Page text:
[VIEWPOINT]Determining the share of blameThe term “causal relations” is a very difficult concept. When it is difficult to find cause and effect relationships in nature, how much more difficult would it be in social and political phenomena? It is not just a matter of difficulty but also that the establishment of sure causal relationships that all people can agree on may be fundamentally impossible. Social and political phenomena exist only subjectively in each person’s perception. Therefore, discussion on causal relations should be made with a very careful attitude, and assertion should be avoided.
This difficult concept appeared in the “statement to the people” by President Roh Moo-hyun. Explaining the reason he does not dismiss Defense Minister Yoon Kwang-ung in the aftermath of the slaying of soldiers by a fellow soldier, President Roh emphasized that there was no causal relation between military discipline and Minister Yoon. Mr. Roh not only mentioned the matter of the defense minister, but also criticized the questioning of the responsibilities of his aides and cabinet members al- together. He even went on to say that disciplinary personnel actions derive from a dynastic way of thinking that ignores scientific causal relations.
The president’s assertion, that the innocent minister should not be disciplined by examining scientific causal relations, is quite right in principle. When a certain problem occurs, we tend to lay the blame on a particular person or group too easily without contemplating the causal relations between them. By blaming others, we may feel psychological satisfaction and promote the unity of “us,” as the opposite of “them” for the short term. But blaming others is not ethically right, and it also brings about the vicious circle of blaming each other in politics and deepens divisions, eventually making all people losers. These incorrect practices of blaming others are well illustrated in the history of Korean politics.
The great significance of the president’s statement is that he proclaimed again the principle that in discussing political matters, causal relations, especially scientific relations, should be examined and a hapless scapegoat should not be picked.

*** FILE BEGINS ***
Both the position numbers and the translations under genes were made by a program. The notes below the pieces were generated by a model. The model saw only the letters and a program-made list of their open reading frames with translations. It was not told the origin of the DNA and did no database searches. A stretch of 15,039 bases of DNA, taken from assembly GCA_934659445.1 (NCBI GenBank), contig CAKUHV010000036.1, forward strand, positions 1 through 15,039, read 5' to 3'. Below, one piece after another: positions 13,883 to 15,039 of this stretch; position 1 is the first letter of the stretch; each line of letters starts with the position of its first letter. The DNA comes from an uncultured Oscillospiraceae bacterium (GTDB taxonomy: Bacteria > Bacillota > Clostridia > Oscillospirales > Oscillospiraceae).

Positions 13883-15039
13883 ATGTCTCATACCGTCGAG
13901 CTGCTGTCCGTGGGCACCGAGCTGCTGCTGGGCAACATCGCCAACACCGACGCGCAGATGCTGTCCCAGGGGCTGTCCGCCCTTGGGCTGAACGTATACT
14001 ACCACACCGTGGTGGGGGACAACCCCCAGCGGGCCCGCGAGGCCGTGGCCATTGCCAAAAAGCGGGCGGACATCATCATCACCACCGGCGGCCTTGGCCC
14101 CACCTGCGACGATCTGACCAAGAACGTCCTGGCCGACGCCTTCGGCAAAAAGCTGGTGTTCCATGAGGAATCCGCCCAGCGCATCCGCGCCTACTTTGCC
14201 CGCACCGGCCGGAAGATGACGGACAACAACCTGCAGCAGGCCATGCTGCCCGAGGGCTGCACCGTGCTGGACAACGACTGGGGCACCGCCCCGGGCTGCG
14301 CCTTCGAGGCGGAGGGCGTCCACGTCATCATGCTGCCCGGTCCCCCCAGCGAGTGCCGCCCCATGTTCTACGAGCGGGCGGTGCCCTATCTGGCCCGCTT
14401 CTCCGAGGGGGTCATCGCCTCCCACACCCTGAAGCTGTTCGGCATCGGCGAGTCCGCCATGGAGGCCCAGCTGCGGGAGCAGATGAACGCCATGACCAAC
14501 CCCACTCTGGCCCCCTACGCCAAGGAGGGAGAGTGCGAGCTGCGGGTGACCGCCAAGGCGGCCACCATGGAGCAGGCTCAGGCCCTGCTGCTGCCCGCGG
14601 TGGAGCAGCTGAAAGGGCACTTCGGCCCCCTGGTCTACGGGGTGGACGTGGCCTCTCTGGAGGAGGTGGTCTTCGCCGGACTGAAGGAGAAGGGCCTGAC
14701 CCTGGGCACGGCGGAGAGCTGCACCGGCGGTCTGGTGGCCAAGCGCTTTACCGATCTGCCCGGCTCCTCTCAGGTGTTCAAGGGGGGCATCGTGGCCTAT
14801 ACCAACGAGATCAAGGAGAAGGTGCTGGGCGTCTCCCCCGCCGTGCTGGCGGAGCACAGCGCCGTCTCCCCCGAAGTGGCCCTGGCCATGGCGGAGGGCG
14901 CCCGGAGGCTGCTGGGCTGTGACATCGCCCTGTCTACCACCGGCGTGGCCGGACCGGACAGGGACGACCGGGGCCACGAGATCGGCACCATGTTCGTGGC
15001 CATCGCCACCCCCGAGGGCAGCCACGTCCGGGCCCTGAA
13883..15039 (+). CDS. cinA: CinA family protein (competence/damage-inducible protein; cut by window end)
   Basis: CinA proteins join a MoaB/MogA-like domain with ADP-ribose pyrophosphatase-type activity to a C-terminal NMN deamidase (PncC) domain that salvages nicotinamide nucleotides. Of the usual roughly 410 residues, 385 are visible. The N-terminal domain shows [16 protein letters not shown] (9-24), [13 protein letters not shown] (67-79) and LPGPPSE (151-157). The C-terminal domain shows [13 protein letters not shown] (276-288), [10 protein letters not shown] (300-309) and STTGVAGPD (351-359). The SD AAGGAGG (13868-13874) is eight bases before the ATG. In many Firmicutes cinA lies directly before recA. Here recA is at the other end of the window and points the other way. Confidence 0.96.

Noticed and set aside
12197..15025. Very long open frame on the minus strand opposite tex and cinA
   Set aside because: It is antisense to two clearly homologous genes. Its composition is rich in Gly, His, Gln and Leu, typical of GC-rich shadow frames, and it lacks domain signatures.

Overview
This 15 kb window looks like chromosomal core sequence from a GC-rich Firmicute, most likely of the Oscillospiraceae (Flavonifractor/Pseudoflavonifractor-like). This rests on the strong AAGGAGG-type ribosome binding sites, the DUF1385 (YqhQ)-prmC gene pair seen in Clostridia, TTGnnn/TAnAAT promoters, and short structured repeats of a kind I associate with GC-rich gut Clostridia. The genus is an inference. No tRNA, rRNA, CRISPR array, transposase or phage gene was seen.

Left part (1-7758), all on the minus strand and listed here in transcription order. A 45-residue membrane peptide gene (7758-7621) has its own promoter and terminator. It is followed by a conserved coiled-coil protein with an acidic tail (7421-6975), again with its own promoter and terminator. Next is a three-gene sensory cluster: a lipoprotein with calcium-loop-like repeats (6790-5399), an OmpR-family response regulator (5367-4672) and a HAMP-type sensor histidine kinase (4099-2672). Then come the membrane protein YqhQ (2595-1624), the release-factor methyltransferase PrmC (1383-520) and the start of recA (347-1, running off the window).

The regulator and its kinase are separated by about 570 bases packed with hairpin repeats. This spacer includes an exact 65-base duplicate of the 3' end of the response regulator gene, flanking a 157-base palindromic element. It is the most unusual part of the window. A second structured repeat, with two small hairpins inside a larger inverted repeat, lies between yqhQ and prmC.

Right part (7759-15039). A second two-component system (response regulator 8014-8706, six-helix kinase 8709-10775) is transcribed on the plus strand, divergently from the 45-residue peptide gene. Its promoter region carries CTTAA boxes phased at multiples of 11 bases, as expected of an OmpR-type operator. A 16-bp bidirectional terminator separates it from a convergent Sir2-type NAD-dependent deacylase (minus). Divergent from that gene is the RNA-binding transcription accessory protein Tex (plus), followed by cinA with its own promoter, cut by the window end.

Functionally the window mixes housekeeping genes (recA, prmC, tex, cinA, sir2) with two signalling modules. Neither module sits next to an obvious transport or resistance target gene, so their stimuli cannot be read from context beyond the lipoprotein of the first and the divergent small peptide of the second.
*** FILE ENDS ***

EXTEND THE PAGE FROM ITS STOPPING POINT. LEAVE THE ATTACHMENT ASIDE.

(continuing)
So far so good. But in further explaining the principle, there were many parts that made us skeptical about whether the president himself inquired into scientific causal relations or whether he was preoccupied with blaming others unconditionally.
For example, calling into question the National Assembly’s right to propose the dismissal of cabinet members as prescribed in the constitution, he contended that this right results in a distortion of the meaning of the state’s responsibility and is abused for political purposes. If this argument is to be based on scientific causal relations, not on an expedient assignment of blame to others, the meaning of the state’s responsibility should be corrected and political controversy over the government and the governing party should be lessened when the right to dismiss cabinet members is removed. Would this actually be so?
His appeal that the legislature controlled by the opposition parties makes the stable operation of state affairs impossible strikes me as even more blaming of others. He says that in this political situation, the government and the governing party cannot do anything when the opposition parties oppose it. If so, would the operation of state affairs become smooth if the governing party took a majority of seats in the Assembly? Many other complicated factors affect the administration, including public opinion, pressure from society, the president’s leadership style, thought and behavior of politicians from the governing party and the degree of institutionalization in the operation of state affairs. In this situation, is it really based on scientific causal relations if the president focuses on whether the legislature is controlled by the opposition parties or by the governing party as the single factor that determines the operation of state affairs? Isn’t it shifting the blame on the opposition parties, in essence saying, “we are doing well, but they held us back”?
The distinction between clarification of responsibilities based on causal reasoning and attribution of blame to others cannot help but be ambiguous. Depending on which viewpoint is valid, the case could be entirely turned upside down. Therefore, the cause and effect relationship should be prudently discussed. Of course, politicians cannot speak the same way as scholars, and to approach the public, they may need to make a clear assertion. But this is a matter of degree, and it is regrettable that today’s politicians are too easily blaming others according to their own point of view.
The president’s “statement to the people” is one of the numerous cases that have prompted me to have these thoughts.
* The writer is a professor of political science and international relations at Kyung Hee University. Translation by the JoongAng Daily staff.
by Lim Sung-ho